Appeal from the Order of the Unemployment Compensation Board of Review in case of In Re: Claim of Floella P. Russell, No. B-151620.
Robert L. O'Brien, for petitioner.
William J. Kennedy, Assistant Attorney General, with him Gerald Gornish, Attorney General, for respondent.
Judges Wilkinson, Jr., Rogers and MacPhail, sitting as a panel of three. Opinion by Judge Wilkinson, Jr.
This is an appeal from a determination of the Unemployment Compensation Board of Review (Board) finding that claimant was ineligible for benefits pursuant to Section 402(e) of the Unemployment Compensation Law (Law), Act of December 5, 1936, P.L. (1937) 2897, as amended, 43 P.S. § 802(e).*fn1 We affirm.
Claimant was last employed for one and one-half weeks as a tire builder trainee. Due to a leg ailment, claimant reported to her supervisor that she would be off sick on August 18 and 19, 1977 at which time she informed her supervisor that she intended to see a physician; claimant at this time also told her supervisor that her leg ailment was aggravated by her present job and requested work where she could sit. On her next scheduled day of work, Monday, August 22, claimant telephoned the employer's personnel office and requested that her paycheck be mailed to her. She did not, however, talk with her superviqsor or otherwise report off sick on that day or on August 23 or 24. The Board found that claimant was aware of the company
policy providing that employees who are absent three consecutive days without proper notice are subject to automatic discharge and that claimant was discharged for being absent without notice on August 22, 23 and 24.
Claimant first contends that the Board's findings are not supported by substantial evidence arguing that the telephone call to the employer's personnel office constituted sufficient notice to the employer of an absence, or alternatively that a remand is necessary for a specific finding as to the information relayed in this telephone call. We disagree. Claimant's own testimony at the hearing before the referee establishes that she telephoned the personnel office solely to inform the office to mail her paycheck to her; further, claimant admitted that when she made that call she should have also talked with her supervisor to report off sick. Although claimant further testified that she thought the telephone call to her supervisor on Friday, August 19, was notice to her supervisor that she would not be able to work until her condition improved or a different job was available to her, this testimony was contradicted by that of her supervisor who testified that claimant was instructed at that time to call in to report on her medical status on Monday, August 22. Further claimant testified without equivocation that she was aware of the employer's policy regarding unreported absences. Given such testimony we cannot conclude the Board lacked substantial evidence to find that the claimant was aware of this policy when she failed to report her absences to her supervisor.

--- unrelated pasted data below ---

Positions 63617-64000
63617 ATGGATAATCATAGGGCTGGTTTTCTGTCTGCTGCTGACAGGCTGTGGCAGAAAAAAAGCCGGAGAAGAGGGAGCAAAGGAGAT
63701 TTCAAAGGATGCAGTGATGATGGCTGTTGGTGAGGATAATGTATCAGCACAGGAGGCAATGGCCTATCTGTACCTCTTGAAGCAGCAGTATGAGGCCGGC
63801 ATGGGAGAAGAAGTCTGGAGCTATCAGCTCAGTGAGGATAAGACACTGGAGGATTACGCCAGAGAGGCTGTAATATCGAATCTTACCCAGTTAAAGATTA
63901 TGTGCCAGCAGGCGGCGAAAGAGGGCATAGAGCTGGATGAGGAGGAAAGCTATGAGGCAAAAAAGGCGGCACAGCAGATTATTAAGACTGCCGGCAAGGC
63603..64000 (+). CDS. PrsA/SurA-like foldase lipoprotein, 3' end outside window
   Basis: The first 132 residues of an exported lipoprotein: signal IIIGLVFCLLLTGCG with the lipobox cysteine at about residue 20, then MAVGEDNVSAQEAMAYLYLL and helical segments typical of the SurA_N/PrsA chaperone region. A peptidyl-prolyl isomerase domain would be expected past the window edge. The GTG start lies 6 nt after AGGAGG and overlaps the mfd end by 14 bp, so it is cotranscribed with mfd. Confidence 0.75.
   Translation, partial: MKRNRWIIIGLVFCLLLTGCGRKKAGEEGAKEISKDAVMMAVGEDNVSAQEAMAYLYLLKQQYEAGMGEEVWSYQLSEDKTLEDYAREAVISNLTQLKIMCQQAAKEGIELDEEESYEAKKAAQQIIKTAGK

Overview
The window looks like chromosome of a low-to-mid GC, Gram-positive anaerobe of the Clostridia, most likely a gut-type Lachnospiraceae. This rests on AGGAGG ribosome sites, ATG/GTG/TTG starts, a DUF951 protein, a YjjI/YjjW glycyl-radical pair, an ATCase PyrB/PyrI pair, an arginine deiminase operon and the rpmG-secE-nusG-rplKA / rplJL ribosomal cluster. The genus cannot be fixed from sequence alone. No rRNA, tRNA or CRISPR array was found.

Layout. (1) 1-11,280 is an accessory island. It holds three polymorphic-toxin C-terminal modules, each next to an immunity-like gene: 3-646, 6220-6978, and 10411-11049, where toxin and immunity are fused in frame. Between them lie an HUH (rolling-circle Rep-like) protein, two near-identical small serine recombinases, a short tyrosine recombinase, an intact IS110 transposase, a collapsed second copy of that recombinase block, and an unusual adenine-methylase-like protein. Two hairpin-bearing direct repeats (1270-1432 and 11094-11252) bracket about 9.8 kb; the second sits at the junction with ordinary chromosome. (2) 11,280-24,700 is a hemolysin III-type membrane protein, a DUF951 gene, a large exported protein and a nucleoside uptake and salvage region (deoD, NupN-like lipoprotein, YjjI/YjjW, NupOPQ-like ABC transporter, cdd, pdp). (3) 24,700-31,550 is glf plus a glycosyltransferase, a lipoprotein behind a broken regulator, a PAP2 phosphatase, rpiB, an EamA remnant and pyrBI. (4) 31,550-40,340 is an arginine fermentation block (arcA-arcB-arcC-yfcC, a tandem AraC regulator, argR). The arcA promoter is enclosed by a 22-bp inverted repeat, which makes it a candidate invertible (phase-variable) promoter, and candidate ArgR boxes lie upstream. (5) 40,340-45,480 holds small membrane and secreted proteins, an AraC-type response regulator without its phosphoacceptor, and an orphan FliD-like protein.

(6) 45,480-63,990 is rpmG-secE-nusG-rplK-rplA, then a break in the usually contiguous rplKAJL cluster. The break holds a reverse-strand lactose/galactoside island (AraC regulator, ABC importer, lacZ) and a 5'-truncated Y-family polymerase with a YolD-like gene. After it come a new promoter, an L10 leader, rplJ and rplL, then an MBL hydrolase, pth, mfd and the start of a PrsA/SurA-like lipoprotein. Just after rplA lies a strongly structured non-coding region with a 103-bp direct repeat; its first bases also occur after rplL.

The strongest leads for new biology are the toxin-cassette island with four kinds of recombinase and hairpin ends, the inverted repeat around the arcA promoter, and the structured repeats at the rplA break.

Similarly, we find no merit in claimant's argument that the referee failed to render adequate assistance to her as required by the Board's regulations, see 34 Pa. Code § 101.21(a), in failing to fully develop the evidence regarding this telephone call. The record does indicate that at one point the referee did interrupt the
claimant who was relating the substance of the August 22 telephone call to question claimant concerning her knowledge of the employer's rule regarding unreported absences. However, the record further shows that following this exchange claimant was asked twice by the referee whether she had any further testimony. Following the last question, claimant reiterated her position that she felt a third telephone call to her supervisor was unnecessary since the supervisor already knew of her illness. Thus, we ...